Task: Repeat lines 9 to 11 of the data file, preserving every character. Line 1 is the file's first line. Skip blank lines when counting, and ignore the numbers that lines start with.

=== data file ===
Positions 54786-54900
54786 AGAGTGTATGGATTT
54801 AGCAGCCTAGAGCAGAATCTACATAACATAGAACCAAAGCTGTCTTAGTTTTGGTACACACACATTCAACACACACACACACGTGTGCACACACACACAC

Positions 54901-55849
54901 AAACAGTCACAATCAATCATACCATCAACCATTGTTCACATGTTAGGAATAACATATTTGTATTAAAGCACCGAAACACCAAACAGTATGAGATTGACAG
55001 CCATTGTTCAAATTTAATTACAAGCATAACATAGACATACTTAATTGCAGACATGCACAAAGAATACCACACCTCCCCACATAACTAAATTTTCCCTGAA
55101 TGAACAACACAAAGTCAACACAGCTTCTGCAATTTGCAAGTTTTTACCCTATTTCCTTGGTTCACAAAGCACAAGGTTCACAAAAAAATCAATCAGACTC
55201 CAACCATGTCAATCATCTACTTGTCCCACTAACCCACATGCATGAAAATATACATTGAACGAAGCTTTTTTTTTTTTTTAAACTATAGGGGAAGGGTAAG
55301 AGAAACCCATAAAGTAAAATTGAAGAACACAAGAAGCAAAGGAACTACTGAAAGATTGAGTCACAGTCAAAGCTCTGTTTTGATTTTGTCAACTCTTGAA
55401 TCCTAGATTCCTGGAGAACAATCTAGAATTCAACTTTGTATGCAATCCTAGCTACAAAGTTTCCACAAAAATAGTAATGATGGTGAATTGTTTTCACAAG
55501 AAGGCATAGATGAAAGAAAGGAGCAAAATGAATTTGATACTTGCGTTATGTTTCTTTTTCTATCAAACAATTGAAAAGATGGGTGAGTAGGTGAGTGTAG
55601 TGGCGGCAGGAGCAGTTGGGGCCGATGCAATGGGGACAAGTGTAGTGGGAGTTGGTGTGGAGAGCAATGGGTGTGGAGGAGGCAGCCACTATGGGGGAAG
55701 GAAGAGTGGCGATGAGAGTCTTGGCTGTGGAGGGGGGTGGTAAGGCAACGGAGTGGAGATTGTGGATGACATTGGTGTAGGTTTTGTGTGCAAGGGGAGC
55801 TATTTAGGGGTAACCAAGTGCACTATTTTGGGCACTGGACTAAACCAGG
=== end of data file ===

55301 AGAAACCCATAAAGTAAAATTGAAGAACACAAGAAGCAAAGGAACTACTGAAAGATTGAGTCACAGTCAAAGCTCTGTTTTGATTTTGTCAACTCTTGAA
55401 TCCTAGATTCCTGGAGAACAATCTAGAATTCAACTTTGTATGCAATCCTAGCTACAAAGTTTCCACAAAAATAGTAATGATGGTGAATTGTTTTCACAAG
55501 AAGGCATAGATGAAAGAAAGGAGCAAAATGAATTTGATACTTGCGTTATGTTTCTTTTTCTATCAAACAATTGAAAAGATGGGTGAGTAGGTGAGTGTAG